Hooper traced the life of May Alcott Nieriker, citing the influence of her parents. Although May lacked a thorough formal education, her home encouraged creativity, enthusiasm and beauty, all of which drove her in her ambition to become a professional artist.
Hooper explained the need for May to seek her training in Europe as America was in its infancy with regards to art. With the exception of a few prominent teachers (among them Dr. William Rimmer and Stephen Salisbury Tuckerman, both of whom instructed May), there was no support for a professional career in art for women. Because of strong Victorian norms, it was impossible for women to receive the necessary anatomical training as that necessitated the use of nude models, male and female.
Still, Boston was more progressive in the arts than most cities and May was able to take full advantage. Once she reached Europe through the help of her famous sister Louisa, May threw herself into studies. Hooper discussed May’s success as a Turner copyist and two-time exhibitor at the Paris Salon.
You can find out more about The Other Alcott here.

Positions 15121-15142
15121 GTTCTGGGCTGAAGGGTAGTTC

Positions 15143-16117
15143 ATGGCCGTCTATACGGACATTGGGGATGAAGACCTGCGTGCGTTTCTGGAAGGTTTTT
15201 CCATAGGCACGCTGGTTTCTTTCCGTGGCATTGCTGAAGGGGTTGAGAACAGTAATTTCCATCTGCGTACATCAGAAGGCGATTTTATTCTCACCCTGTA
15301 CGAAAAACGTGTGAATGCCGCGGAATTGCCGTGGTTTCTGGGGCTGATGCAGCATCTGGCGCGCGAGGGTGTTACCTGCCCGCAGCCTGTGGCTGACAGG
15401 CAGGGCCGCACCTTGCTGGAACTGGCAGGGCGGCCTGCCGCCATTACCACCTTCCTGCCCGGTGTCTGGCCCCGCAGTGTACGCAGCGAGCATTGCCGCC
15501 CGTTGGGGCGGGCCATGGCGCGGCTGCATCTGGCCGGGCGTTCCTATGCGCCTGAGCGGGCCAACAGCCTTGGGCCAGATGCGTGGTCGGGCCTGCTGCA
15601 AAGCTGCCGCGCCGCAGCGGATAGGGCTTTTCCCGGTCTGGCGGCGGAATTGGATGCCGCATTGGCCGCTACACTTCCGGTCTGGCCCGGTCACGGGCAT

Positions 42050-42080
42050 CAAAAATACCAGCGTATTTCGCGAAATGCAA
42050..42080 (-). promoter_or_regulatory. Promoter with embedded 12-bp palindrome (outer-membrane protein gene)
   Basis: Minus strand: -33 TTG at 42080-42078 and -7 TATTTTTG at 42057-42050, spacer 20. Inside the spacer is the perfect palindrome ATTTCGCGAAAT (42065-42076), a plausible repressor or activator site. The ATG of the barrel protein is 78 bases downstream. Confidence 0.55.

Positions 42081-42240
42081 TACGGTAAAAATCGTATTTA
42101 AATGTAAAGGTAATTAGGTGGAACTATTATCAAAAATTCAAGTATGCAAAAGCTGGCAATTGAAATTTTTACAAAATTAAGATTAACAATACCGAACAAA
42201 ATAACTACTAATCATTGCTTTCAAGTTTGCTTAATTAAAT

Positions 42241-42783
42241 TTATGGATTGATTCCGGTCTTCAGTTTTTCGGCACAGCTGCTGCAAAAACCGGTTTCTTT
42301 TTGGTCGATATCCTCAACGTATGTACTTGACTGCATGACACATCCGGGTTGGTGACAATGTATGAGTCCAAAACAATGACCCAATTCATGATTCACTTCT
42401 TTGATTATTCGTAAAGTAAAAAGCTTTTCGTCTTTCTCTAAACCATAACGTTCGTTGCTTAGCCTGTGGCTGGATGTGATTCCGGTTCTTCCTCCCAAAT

“A Lesson in the True Necessities and Means of Life: Louisa’s Children as Wise Seers of the Sublime in Everyday Life”
Dr. François is an assistant professor at Paris West University Nanterre La Défense working in both the English and Law Departments. Her doctoral dissertation offered the first detailed study in French of Louisa May Alcott’s fiction, examining Alcott’s strategy of re-writing Transcendentalism and adapting its philosophical principles to the demands of the fast-growing American literary market in the second half of the 19th Century. As an educator, she helped create an alternative high school in the South of France — a project notably based on Alcott’s “Plumfield,” the school utopia that paid homage to her father’s groundbreaking educational ideas and work.
Dr. François chose to examine a little-known short story written by Alcott in 1857 called “The Cross on the Old Church Tower.” She believes that this story foretold the type of writing that would propel Alcott to great success. It is also important to note that “The Cross on the Old Church Tower” was written during Lizzie’s last illness.